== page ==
Loud machines, smoke and wind tunnels | VailDaily.com
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Loud machines, smoke and wind tunnels

Tom Roeder
Air Force Academy cadet Derek Strang, left, director of testing Jerry Stermer and cadet Joe Walker, right, look over data while working on the engine of a Predator unmanned spy drone at the Aeronautics Labratory at Air Force Academy, Colo., Thursday, Nov. 10, 2005. The pair are working on making the engine more fuel efficient, allowing the Predator to remain in the air longer. (AP Photo/The Gazette, Kevin Kreck) ** NO SALES NO MAGS **
AP | THE GAZETTE

AIR FORCE ACADEMY, Colo. (AP) – A squat building almost hidden among the Air Force Academy’s more palatial structures is crowded with cadets who have their sleeves rolled up and their hands dirty.Unlike the pristine classrooms in the world of academics, the Aeronautics Laboratory is a place of loud machinery, belching smoke, wind tunnels and, in the words of one cadet, “real-world learning.”On a recent afternoon, undergraduates worked on some of the Air Force’s most vexing problems for existing and future conflicts. In a program unlike any other in the country, the Air Force and NASA both use these cadet researchers to augment their own scientists and engineers.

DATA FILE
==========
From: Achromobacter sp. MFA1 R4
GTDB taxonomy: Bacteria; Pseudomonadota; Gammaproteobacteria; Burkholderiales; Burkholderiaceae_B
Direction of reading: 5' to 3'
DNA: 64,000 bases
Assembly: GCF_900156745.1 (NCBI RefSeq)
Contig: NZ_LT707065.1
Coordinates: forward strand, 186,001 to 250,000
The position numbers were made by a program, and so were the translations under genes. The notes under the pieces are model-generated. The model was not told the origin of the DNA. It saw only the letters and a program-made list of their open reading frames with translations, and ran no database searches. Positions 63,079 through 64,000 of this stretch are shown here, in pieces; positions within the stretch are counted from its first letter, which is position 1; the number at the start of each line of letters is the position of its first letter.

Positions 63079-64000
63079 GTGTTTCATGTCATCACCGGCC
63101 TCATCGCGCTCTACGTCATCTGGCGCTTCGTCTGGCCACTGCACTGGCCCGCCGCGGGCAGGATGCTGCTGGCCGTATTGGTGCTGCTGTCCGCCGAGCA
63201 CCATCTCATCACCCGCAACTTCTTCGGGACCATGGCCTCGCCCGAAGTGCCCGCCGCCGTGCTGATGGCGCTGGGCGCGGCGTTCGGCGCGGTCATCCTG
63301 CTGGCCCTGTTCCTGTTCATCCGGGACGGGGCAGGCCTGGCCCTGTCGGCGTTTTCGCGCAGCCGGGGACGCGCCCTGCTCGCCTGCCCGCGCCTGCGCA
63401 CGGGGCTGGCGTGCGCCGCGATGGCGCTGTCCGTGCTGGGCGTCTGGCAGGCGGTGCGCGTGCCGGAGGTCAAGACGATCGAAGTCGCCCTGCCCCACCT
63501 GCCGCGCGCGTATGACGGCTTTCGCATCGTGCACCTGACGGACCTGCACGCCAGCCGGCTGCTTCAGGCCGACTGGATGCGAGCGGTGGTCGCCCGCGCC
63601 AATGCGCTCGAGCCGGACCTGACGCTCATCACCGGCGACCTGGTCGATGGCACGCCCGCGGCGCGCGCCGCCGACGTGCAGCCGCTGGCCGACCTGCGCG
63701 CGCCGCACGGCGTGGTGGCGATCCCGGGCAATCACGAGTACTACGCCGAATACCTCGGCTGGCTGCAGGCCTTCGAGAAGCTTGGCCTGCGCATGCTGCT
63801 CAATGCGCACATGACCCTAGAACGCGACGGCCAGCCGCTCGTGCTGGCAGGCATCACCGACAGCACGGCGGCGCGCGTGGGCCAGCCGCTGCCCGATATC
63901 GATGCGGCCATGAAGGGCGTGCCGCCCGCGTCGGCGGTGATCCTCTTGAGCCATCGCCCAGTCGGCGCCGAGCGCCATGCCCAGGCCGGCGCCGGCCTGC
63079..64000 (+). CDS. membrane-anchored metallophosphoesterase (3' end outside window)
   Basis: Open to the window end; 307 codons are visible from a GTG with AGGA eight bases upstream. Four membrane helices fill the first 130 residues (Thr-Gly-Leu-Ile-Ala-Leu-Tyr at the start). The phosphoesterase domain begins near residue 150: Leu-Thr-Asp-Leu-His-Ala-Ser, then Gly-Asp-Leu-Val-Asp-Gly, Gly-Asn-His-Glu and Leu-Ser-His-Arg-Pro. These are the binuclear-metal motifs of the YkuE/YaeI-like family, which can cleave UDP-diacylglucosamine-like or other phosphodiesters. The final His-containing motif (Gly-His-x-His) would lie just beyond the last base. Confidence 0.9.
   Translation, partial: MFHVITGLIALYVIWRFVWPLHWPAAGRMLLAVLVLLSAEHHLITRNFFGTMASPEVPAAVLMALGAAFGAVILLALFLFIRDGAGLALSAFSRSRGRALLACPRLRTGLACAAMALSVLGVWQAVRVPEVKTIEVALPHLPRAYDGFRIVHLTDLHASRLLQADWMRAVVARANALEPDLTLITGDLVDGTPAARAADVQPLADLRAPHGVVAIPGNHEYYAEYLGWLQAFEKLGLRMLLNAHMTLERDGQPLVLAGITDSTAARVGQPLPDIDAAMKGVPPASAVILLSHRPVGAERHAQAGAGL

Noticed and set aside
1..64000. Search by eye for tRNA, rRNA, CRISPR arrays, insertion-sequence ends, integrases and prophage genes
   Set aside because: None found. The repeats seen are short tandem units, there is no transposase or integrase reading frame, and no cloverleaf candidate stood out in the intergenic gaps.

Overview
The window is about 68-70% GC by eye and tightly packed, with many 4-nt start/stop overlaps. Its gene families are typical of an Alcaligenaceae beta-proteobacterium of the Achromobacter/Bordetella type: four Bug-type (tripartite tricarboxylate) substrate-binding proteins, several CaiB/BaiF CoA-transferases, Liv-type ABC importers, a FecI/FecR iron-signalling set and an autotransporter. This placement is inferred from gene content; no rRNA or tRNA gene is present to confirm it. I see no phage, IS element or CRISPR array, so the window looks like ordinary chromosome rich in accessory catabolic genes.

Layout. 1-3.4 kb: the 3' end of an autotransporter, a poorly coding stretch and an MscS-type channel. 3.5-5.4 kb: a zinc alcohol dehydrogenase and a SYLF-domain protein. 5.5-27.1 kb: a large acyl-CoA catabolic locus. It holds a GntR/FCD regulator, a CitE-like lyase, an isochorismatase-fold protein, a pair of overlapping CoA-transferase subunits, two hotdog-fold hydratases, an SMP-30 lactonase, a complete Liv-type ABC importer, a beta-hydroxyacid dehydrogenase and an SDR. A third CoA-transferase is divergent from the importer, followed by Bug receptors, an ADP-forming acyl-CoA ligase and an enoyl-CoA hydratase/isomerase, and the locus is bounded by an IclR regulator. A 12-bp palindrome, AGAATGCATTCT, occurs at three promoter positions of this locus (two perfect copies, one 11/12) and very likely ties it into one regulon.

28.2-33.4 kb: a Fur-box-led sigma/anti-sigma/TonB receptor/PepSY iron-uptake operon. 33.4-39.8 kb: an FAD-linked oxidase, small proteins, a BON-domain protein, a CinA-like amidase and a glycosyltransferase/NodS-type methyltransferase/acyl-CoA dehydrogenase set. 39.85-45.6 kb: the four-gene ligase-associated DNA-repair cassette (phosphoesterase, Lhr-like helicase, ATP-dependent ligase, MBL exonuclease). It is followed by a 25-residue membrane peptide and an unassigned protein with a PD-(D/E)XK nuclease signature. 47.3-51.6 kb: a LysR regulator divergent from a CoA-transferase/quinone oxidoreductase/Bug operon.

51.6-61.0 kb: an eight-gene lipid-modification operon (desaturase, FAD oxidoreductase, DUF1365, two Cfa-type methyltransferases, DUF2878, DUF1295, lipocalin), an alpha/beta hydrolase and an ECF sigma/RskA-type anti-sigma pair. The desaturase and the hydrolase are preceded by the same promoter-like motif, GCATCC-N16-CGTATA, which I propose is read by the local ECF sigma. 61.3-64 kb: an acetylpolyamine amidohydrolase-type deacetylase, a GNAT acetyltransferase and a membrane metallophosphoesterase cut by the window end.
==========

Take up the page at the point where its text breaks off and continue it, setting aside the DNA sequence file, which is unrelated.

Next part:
Hundreds of cadets go through the research program, which is aimed at engineering majors.In one wind tunnel, cadets tested new bullet designs to see if they could steer them at 1,400 mph. In another room, cadets worked on new wing designs for unmanned spy planes. Nearby, others tried wing-mounted electrodes to improve the airflow over wings.In the basement, senior cadet Bronwyn Oliver was up to her elbows in a greasy turbine engine, trying new methods to determine when bearings wear out.”This is the only college in the world where undergraduates would get their hands on an (airplane) engine,” she said with a smile.Capt. Devin O’Dowd, who teaches aeronautics, said the laboratory differs from mainstream colleges by having its students work on real problems for the Air Force and NASA, rather than focus on hammering home textbook theories. He said having them problem-solve with lab experiments motivates them and expands their minds in a way textbooks cannot.Inside a noisy room packed with a variety of engines, cadets Derek Strang and Joe Walker said they’re living proof of O’Dowd’s statements.”We can learn something in the classroom and we see here how things are actually done,” Strang said while standing near a four-cylinder motor used to propel Predator unmanned spy drones.Strang and Walker are entrusted by the Air Force with helping to figure out how to make the Predator use less fuel so it can stay in the air longer. The spy plane could spend more time overhead ferreting out enemies and protecting American troops in places like Iraq and Afghanistan.”We’re learning a whole lot about engines and testing techniques,” Walker said.To make the engine more efficient, Strang and Walker have tried a series of modifications, from changing out turbochargers to modifying the intake that allows air into the engine.They’re hoping to find a fix that can extend the plane’s range by 15 percent and can be easily used by the Air Force. Knowing their schoolwork could help fight the war drives them to spend more time on the project.Jerry Stermer, director of testing in the lab, said that’s the point.”Everything we do here has an impact in the real world.”This story from the Colorado Springs Gazette via the Associated Press. Vail, Colorado


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